Oregon sanctioned by lawsuit for banning ‘love letters’ in booming real estate market


A real estate company seeks to block a new oregon law which prohibits real estate agents from transmitting “love letters” from buyers to sellers.

A lawsuit filed in federal court Friday by the conservative Pacific Legal Foundation on behalf of Total Real Estate Group alleges that the state’s ban on such communications violates the First Amendment rights of real estate brokers and their clients.

“This censorship is based on simple speculation that sellers could sometimes rely on the information in these letters to discriminate on the basis of a protected class,” according to the lawsuit.

Oregon Attorney General Ellen Rosenblum and Oregon Real Property Commissioner Steve Strode could not be reached for comment.

Oregon is the first state to ban this practice. Under the law, which is expected to come into effect in January, realtors will not be allowed to convey personal arguments from buyers that may include details about people’s lives as well as photographs and videos. Buyers will still be allowed to communicate directly with sellers of homes.

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In hot markets where multiple bidders are competing for the same home, buyers will do just about anything to get their offer noticed – and that includes writing “love letters” in the hopes of making a personal connection. with a seller.

Increasingly, the real industry is concerned that “love letters” could violate federal and state fair housing laws by revealing race, color, religion, gender, orientation. sex, national origin, marital status or family status of the buyer. Many real estate agents refuse to accept or deliver them.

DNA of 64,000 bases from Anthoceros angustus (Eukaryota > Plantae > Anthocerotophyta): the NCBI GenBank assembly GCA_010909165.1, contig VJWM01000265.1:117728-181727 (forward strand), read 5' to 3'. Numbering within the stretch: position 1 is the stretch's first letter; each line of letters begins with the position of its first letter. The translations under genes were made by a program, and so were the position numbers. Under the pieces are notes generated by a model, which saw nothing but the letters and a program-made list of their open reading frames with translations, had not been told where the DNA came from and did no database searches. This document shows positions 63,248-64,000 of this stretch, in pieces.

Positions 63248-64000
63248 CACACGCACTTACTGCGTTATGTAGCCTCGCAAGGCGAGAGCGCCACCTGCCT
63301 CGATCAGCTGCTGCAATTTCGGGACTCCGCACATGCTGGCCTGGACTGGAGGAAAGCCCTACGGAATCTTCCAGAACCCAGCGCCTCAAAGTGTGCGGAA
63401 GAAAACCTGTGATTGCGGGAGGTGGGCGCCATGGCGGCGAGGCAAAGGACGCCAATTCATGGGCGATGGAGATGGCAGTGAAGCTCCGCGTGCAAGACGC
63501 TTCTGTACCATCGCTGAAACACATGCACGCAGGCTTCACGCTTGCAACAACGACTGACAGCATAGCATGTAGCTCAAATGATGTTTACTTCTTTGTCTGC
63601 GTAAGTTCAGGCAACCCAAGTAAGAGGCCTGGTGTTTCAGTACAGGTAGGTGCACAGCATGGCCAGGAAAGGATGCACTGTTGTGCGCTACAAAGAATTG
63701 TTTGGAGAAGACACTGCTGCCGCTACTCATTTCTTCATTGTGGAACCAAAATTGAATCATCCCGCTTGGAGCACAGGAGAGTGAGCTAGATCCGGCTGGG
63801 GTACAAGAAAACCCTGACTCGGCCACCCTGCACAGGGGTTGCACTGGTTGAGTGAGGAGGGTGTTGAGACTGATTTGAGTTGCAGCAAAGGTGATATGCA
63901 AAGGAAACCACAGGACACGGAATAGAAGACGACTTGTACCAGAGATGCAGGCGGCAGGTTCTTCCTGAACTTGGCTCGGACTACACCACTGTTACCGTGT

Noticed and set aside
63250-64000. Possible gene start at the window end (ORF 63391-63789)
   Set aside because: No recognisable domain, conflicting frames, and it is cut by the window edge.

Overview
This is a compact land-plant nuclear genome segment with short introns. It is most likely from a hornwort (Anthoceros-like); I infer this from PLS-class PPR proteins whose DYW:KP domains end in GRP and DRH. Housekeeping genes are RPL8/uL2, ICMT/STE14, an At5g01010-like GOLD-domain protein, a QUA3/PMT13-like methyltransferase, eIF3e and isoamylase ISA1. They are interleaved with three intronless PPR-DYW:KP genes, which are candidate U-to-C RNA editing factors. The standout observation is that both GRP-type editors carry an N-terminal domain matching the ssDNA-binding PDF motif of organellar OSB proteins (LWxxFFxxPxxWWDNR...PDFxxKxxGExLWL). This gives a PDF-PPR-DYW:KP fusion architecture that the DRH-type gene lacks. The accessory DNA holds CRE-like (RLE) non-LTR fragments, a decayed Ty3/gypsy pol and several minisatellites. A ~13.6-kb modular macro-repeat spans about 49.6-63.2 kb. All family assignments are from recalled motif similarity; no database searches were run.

Democratic Representative Mark Meek, the state lawmaker who sponsored the legislation, told USA TODAY in August that Oregon does not impede free speech.

“We limit the transmission of communications that are irrelevant and could potentially violate fair housing laws,” he said.

No other state has followed Oregon’s lead.

Daniel Ortner, an attorney for the Pacific Legal Foundation, said the law is “a flagrant violation of the First Amendment”.

“Love letters” can help first-time buyers compete with cash-rich buyers or institutional investors and can help sellers find buyers who will take care of their homes and be good neighbors, Ortner said. The letters signal genuine interest in a property, he said.

Ortner said supporters of the law had not produced any examples of fair housing complaints or lawsuits as a result of love letters.

“It’s a solution in search of a problem. There is no evidence that this is a real problem that actually leads to discrimination, ”he said. “And you can’t just ban entire types of communication lest a small part of it might be used by someone in some way. “

The backlash against love letters is part of an industry-wide account with its complicity in decades of housing discrimination and segregation that have kept black Americans from homeownership.

In 2019, Newsday released the results of a three-year covert investigation that uncovered discriminatory practices in the sale of homes by real estate agents that helped maintain the segregation of neighborhoods in Long Island, New York. Officers treated people of color unevenly, especially black residents, the investigation found.

Efforts to reform racist practices and increase black home ownership intensified after the murder of George Floyd in Minneapolis.

Last year, the National Association of Realtors warned members that love letters were not as harmless as they seemed.

But as stratospheric prices and record low housing inventories fuel bidding wars, love letters are more popular than ever.

Realtors have said they don’t want to disadvantage their buyers in competitive situations by refusing to let them through. In addition, they said, sellers are primarily influenced by the price and terms of the offer.

But the right words can be convincing. In 2019, real estate brokerage Redfin studied the most effective strategies to win a bidding war. Cash offers have more than tripled a buyer’s chances. Writing a love letter came in second, increasing the odds of a buyer by 59%.

This article originally appeared on USA TODAY: Oregon sued over law banning real estate “love letters” in trending market


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